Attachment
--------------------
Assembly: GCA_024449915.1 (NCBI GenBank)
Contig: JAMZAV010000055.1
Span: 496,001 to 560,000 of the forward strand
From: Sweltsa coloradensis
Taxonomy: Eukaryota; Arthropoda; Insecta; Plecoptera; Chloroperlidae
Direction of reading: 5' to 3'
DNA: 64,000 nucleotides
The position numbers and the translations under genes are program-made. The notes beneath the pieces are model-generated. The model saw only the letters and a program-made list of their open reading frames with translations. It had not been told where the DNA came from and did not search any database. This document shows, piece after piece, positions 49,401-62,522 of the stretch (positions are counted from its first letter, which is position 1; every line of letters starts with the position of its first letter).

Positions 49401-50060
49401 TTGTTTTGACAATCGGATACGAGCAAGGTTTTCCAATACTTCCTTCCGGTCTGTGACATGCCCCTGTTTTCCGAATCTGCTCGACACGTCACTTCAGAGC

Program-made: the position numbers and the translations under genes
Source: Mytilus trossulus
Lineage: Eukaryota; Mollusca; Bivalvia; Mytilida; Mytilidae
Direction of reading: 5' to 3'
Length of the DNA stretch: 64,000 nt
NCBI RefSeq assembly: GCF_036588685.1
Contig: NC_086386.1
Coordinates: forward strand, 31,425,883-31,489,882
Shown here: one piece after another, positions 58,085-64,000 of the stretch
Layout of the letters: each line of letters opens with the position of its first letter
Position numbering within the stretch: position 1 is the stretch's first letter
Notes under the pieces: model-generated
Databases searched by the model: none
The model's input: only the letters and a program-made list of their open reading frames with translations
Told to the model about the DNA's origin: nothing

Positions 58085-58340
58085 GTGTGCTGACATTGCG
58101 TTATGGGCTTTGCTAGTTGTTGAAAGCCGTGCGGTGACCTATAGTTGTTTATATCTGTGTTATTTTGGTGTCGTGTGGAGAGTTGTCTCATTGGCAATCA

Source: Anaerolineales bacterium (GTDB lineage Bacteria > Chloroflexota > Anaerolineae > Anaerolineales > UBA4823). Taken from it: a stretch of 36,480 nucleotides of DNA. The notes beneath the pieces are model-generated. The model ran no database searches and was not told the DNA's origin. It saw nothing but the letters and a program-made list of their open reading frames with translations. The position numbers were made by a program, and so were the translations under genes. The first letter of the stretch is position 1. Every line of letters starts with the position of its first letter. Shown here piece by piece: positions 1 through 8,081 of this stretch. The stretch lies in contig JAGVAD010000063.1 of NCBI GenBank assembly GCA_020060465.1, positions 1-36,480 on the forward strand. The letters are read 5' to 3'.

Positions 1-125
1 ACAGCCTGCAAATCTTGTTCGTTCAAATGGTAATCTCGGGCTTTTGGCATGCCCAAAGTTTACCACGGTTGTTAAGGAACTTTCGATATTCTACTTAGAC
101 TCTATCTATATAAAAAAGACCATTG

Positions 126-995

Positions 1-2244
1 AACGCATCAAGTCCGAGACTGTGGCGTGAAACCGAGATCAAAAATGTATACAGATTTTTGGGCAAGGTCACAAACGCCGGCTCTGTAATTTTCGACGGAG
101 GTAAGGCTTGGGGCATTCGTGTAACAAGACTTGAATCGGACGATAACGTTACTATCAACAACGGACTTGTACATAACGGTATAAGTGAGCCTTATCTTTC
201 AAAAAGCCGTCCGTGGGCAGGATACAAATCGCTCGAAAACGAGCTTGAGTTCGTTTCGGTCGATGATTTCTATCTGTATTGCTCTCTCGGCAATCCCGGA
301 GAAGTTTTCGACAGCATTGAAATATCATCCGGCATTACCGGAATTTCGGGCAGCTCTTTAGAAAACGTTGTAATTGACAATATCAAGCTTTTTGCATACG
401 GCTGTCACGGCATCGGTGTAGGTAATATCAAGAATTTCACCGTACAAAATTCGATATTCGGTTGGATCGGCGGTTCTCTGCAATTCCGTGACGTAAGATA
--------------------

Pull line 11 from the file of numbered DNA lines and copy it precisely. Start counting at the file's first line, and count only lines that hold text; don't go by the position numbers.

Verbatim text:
Program-made: the position numbers and the translations under genes